But can you prove it?

School of the Arts production of award-winning Proof adds up to compelling drama

ADD IT UP <br>Hannah Knight and Joel P. Rogers wade through life’s equations in David Auburn’s Pulitzer Prize- and Tony award-winning Proof.

Hannah Knight and Joel P. Rogers wade through life’s equations in David Auburn’s Pulitzer Prize- and Tony award-winning Proof.

Photo By Tom Angel

Proof. Proof of a mathematical hypothesis. Proof of love. Proof that you are what you appear to be. Proof that what you say is straightforward. Proof that what you say is not straightforward but ironic/sarcastic. Proof that intuitive forces exist. Proof that you are mad. Proof that you are sane.

These are the things that David Auburn’s Proof, masterfully directed by Cynthia Lammel and opening this week at Chico State’s Harlen Adams Theater, is about. It’s a tough, challenging play (especially in a large hall). Like a tight, psychological drama by Henrik Ibsen, Proof is actor-intense, with only four characters: Robert, an aging, formerly brilliant University of Chicago mathematician (played by Joel Rogers), his psychologically fragile daughter Catherine (played by Hannah Knight), Catherine’s bitchy, shallowly self-important sister Claire (played by Denice Burbach) and Robert’s former student and Catherine’s would-be lover Hal (played by Rich Matli).

For characters like these, caught up in a series of intense confrontations, the actors must—to borrow one of the play’s frequently used terms—be good. And they are. Joel Rogers plays the somewhat addled father to perfection, while Denise Burbach does just fine with the less intelligent of the two sisters trying to defend her dignity and choices. The other two roles are more difficult because they are more complex. Rich Matli’s Hal is at once a failed mathematician (mathematicians are over the hill by 25), a stumbling lover, a likable geek and a not-very-likable doubter (of himself, of others). But Matli, who at first seems a bit young, grows into his role and does just fine.

The linchpin, of course, is Catherine, who is a psychological mess—guilty about her relationship with her father, ambivalent about her sister and her boyfriend, intellectually brilliant but too quick-witted for her own good, torn between the behaviors the world seems to expect and her own deeper intuitions. Displaying all these different personalities lies in Hannah Knight’s able hands, and she delivers quite splendidly. Watching these actors work is the chief joy of the production.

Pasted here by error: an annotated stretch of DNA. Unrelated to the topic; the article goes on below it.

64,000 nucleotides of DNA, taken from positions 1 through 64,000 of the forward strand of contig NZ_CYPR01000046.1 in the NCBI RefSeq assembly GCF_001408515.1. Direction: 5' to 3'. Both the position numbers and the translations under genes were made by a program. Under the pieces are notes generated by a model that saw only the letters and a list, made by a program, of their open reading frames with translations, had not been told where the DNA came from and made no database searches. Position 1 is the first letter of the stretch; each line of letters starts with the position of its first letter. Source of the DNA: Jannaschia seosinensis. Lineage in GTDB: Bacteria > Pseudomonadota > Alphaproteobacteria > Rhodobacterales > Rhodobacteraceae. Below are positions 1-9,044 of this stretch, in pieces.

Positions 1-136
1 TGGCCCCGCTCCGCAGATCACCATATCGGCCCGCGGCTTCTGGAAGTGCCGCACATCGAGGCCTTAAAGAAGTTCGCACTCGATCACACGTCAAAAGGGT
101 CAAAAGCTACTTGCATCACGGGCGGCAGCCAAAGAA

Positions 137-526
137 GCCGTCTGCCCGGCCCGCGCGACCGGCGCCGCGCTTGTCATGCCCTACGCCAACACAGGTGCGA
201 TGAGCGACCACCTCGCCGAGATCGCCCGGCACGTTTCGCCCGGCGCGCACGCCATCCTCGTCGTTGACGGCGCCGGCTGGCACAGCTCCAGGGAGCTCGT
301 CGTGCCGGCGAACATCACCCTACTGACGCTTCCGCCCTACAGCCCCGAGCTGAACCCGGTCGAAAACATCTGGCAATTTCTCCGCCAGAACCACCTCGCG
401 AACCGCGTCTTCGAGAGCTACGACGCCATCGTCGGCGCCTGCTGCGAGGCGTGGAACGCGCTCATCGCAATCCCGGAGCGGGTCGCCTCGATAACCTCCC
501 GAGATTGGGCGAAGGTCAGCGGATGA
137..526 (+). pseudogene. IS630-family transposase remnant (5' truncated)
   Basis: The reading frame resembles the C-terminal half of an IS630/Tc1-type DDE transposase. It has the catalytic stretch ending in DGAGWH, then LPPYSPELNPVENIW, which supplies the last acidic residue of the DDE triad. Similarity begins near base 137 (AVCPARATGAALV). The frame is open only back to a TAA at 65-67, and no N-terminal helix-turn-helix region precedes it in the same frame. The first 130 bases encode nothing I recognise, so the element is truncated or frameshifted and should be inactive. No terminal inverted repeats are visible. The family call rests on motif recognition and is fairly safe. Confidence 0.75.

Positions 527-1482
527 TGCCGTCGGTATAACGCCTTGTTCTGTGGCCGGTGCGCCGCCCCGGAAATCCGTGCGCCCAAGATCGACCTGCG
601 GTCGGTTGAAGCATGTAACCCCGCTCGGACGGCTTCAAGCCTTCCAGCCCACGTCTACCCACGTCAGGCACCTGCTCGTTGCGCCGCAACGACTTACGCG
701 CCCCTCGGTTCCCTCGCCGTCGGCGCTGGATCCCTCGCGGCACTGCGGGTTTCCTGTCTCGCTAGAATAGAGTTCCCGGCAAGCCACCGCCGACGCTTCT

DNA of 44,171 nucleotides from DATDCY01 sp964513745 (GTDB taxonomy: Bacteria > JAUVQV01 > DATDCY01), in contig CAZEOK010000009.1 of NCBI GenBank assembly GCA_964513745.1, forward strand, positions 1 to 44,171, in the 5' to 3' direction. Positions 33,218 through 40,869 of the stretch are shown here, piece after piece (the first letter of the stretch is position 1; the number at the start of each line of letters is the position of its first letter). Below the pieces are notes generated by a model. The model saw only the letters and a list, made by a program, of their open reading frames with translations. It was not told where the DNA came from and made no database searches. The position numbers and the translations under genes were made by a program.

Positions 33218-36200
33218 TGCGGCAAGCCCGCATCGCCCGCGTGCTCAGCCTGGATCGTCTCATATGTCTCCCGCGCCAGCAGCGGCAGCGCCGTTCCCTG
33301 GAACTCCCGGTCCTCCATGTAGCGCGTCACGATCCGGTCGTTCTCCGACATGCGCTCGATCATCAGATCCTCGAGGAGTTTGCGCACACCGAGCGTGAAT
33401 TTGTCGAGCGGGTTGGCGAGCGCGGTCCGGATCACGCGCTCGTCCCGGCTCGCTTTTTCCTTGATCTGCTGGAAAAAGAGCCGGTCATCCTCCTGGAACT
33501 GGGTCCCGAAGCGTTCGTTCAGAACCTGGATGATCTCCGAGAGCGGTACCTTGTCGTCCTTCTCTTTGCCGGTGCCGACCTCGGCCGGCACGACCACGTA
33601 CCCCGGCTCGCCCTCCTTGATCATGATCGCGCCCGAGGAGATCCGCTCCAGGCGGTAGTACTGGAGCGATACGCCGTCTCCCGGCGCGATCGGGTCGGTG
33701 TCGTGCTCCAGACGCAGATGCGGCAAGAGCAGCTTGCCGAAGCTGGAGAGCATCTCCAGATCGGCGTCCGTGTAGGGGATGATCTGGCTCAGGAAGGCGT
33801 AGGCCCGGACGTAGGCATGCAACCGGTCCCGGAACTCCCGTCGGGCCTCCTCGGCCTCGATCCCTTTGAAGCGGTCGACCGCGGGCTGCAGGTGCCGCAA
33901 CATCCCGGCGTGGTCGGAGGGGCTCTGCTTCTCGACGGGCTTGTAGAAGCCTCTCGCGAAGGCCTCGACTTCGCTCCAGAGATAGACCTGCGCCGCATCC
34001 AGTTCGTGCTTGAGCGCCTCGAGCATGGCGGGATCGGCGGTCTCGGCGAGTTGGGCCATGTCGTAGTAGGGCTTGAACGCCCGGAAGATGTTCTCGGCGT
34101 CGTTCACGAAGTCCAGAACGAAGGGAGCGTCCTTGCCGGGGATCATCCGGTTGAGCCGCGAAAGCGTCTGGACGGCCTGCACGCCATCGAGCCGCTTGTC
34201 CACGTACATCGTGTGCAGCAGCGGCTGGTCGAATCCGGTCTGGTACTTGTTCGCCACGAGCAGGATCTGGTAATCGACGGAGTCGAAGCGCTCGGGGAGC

The set, designed by Jaye Beetem, is also splendid—an open, typically Chicago middle-class brick house like many I (a Chicago lover) have visited over the years.

And, again, Proof employs other Ibsen tricks. Every scene is a confrontation between two people, each of whom enters the confrontation determined to win the argument. Watching these verbal confrontations and seeing who really does win (and at what cost) is intriguing stuff. And then there’s that final Ibsen device of ending a scene with a sudden revelation. “Oh my God!” you say, and the stage goes dark.

Perhaps, following the mathematical nature of Proof, the most central of these revelations can be put in the form of a simple equation. A : B :: B : C. That is to say, A is to B as B is to C. Or character A is to character B as character B is to Character C. Or the Killer is to the Psychologically Vulnerable as the Psychologically Vulnerable-turned-Killer is to another Psychologically Vulnerable. Or Claire (whom we recognize as a killer from the start) is to Catherine as Catherine (whom we fail to recognize as the killer she considers herself to be) is to her mentally unbalanced father Robert.

This revelation is held off until late in the play, and it deepens Proof's insights into human relationships immensely. Go see it. Test its hypotheses. See if it offers what its title promises—proof.